First Edition Cycling News for July 16, 2007
Edited by Steve Medcroft
Vinokourov: heroism breeds popularity in Tour
By Jean-François Quénet in Tignes with assistance from Steve Medcroft
When the 2007 Tour de France started, race favorite Alexandre Vinokourov (Astana) was riding under a slightly tarnished image when it was revealed that he worked with controversial Italian doctor Michele Ferrari. But there's nothing better than a spectacular crash and the grace of a rider gritting his teeth and performing while injured to bring about a sympathetic response from the fans.
Not to say that Vino's crash on stage 5 (Chablis - Autun) wasn't serious; Anyone who saw him exiting the hospital of Beaune at 11.45pm on Thursday with bandages on both knees couldn't have thought he'd be able to go far in the Tour de France. Vino himself was just happy that nothing was broken. The next morning, he could hardly walk from his hotel room to the Astana team bus.
Vinokourov received between 15 to 30 stitches (according to different sources inside the Astana team) applied loose enough so the Kasakh can still pedal correctly.
Stage 6 to Bourg-en-Bresse was a crucial test for Vinokourov. He spent most of the race at the back of the bunch with three of his team-mates and managed to stay with the peloton to the end of the day. He also kept pace with the contenders in stage 7, the first mountain stage of the 2007 Tour. When he arrived in Le Grand-Bornand, he said: "Maybe I gave the impression of climbing well, but don't get it wrong, I was suffering a lot. Finishing with the best guys is like a victory for me."
Read the entire Alexandre Vinokourov feature here.
Aussies endure a 'shocker' on stage 8
After years of scrapes and injuries but usually always managing to battle through, the Tour de France's Australian contingent of six riders, to put it in the local term, had a 'shocker' on Stage 8 after three riders either abandoned or were eliminated in one day. It was undoubtedly Australia's worst-ever day in the Tour de France, a day filled with drama, one that will be remembered by many Australian cycling fans as serious crashes took out marquee riders while aggression at the front shook up the GC contest.
A senior Australian cycling figure said to Cyclingnews, "(it was) a tough stage for the Aussies last night. After the Australians more often than not avoid major incident, accident and injury in the Tour over the past seven to eight years, we have copped our negative share in one shot."
No single rider could be more disappointed with the turn of events on Sunday than podium hopeful, three-time world time trial champion and T-Mobile's GC rider, Mick Rogers (T-Mobile).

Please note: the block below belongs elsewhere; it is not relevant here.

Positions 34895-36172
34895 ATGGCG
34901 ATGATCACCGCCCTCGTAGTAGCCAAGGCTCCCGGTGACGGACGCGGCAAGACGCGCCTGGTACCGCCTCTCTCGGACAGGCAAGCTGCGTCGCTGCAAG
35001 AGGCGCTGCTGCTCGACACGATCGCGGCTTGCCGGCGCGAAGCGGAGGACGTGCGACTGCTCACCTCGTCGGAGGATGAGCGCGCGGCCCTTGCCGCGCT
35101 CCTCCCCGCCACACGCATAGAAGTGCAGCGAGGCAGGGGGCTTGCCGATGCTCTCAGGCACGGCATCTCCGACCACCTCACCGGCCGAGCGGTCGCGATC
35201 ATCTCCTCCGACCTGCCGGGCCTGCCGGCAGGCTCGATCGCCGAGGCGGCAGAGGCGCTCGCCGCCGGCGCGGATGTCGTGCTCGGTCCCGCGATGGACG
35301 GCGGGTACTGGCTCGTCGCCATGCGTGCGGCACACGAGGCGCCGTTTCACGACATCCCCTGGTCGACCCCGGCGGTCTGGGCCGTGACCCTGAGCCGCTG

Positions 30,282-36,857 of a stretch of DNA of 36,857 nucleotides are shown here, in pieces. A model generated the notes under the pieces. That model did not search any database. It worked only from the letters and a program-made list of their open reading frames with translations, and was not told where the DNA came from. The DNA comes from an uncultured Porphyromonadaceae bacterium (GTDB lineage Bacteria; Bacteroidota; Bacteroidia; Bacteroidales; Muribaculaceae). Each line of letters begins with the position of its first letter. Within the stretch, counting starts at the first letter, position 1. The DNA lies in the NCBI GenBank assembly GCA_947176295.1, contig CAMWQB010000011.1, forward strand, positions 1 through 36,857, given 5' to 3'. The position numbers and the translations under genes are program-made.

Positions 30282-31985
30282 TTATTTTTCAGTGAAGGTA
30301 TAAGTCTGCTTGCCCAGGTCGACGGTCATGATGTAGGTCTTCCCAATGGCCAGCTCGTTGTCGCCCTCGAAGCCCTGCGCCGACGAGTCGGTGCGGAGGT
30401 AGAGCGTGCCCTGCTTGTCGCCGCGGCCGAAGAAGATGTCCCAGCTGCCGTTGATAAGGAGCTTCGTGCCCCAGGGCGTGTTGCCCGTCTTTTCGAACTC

Rogers had become maillot jaune virtuel on the road and was looking to become the first Australian to win the yellow jersey in a mountain stage of the Tour for many years. He crossed the Cormet de Roselend, 65 kilometres from the finish in the lead group with eventual stage winner, Michael Rasmussen (Rabobank). Suddenly, on the tricky descent with 54 kilometres remaining, Rogers and fellow breakway rider, Spaniard David Arroyo (Caisse d'Epargne) crashed on a tight left hander; the Caisse d'Epargne man went over the barriers into a ditch while Rogers hit the deck on the road surface.
Both riders seemed - at the time - to have no major damage and quickly got back on their bikes in pursuit of the six front runners. (The descent of the Cormet de Roselend has caught out a few riders in the past, including Discovery Channel DS Johan Bruyneel in the '96 TdF (see story). The nasty corner is easy to find; after a few easy bends there's a very sharp turn to the left with a tighter-than-expected exit.)
However, Rogers was injured and he couldn't hold the pace, grimacing as rode and clearly favouring his right arm and wrist. He had so much pain following the crash he was forced to abandon. A later report stated he'd dislocated his shoulder. "I could see the yellow, I could taste it – now it’s gone," was all he could manage after the brutal stage to Tignes.
Fellow Australian Stuart O'Grady crashed out of the Tour on Sunday as well. Countryman Simon Gerrans (AG2r Prévoyance) said he saw the aftermath of the crash but didn't know it was the popular CSC rider being loaded onto a backboard and into an ambulance. "I saw Stuey about 3 km before the crash," he said. "I was going back for bidons and Stu came past with a pocket full of bidons. As I came around a corner I saw a few guys sprawled around the road and one CSC rider who was not moving he was wrapped around a pole. I know now that was Stuey."
Initial reports from France indicate O'Grady, who was taken by ambulance to hospital after being knocked unconscious, has suffered up to eight broken ribs and a punctured lung.
Robbie McEwen (Predictor-Lotto) was also sympathetic to his countrymen's plight. “I didn’t know Mick and Stuey crashed out of the Tour. That’s real bad luck," he said after the race.
McEwen is also suffering from a rare Aussie bad-luck streak at the Tour, as so often the Australians have enjoyed reasonably incident-free Tours de France, or if they have fallen, they've continued on regardless. "I have struggled since my crash and the Tour is no place to try and recover. (Yesterday), I was in the hurt bag all day. From the word go. It doesn’t seem like my knee is getting better, it’s getting worse. The course is getting harder and yesterday they just sprinted up the first climb and that just put me on the back foot the whole day. Still I’m happy with my stage win and thankful to all that supported me - team and fans."
About his crash earlier in the Tour, McEwen says the damage isn't overwhelming. "The way I landed on my knee, I injured the tendon as well. The patella tendon takes a lot of stress when you’re climbing. I’m hurting more every day and it’s staying inflamed and swollen. So then you try to compensate by putting more pressure on the other leg and more pressure on other spots and it’s just twisting me up on the bike and it’s a vicious circle."